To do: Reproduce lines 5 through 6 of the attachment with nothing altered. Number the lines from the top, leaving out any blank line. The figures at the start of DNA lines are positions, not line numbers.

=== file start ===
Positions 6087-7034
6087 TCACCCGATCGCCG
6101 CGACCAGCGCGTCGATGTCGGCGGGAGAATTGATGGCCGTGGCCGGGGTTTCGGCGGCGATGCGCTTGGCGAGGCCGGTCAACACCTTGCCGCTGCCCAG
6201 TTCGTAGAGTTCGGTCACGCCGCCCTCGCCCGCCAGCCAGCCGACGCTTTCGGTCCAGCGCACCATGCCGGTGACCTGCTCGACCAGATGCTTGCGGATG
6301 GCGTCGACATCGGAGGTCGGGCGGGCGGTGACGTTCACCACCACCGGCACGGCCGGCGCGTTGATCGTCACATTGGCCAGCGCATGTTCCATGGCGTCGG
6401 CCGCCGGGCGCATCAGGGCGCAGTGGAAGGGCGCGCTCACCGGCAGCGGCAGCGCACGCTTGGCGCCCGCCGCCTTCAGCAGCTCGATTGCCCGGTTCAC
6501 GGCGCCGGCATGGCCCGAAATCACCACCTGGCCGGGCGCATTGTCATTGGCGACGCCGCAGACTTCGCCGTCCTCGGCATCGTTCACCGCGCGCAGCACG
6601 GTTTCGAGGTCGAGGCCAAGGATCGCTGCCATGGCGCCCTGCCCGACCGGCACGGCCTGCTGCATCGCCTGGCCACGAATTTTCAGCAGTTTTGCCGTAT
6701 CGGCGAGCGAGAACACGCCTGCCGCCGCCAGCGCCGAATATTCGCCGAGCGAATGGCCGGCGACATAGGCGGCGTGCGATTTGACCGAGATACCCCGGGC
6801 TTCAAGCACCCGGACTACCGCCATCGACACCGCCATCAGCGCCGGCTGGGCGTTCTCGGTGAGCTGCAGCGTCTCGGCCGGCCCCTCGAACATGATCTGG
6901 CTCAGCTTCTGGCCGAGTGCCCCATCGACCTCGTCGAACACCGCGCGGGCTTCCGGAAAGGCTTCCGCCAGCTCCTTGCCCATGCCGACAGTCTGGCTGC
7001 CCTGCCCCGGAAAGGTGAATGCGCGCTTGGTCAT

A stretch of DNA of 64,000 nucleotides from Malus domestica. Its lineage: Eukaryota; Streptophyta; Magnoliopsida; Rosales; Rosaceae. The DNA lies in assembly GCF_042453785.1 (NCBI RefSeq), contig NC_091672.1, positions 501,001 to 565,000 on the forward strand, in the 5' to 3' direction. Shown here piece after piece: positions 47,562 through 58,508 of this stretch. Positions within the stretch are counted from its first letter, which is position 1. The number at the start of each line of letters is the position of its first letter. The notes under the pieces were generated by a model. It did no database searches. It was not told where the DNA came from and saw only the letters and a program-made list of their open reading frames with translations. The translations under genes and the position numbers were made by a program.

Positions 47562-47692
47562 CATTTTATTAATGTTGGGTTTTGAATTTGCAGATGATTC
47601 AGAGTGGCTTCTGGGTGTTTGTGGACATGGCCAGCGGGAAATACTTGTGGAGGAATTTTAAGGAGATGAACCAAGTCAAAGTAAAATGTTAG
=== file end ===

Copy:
6301 GCGTCGACATCGGAGGTCGGGCGGGCGGTGACGTTCACCACCACCGGCACGGCCGGCGCGTTGATCGTCACATTGGCCAGCGCATGTTCCATGGCGTCGG
6401 CCGCCGGGCGCATCAGGGCGCAGTGGAAGGGCGCGCTCACCGGCAGCGGCAGCGCACGCTTGGCGCCCGCCGCCTTCAGCAGCTCGATTGCCCGGTTCAC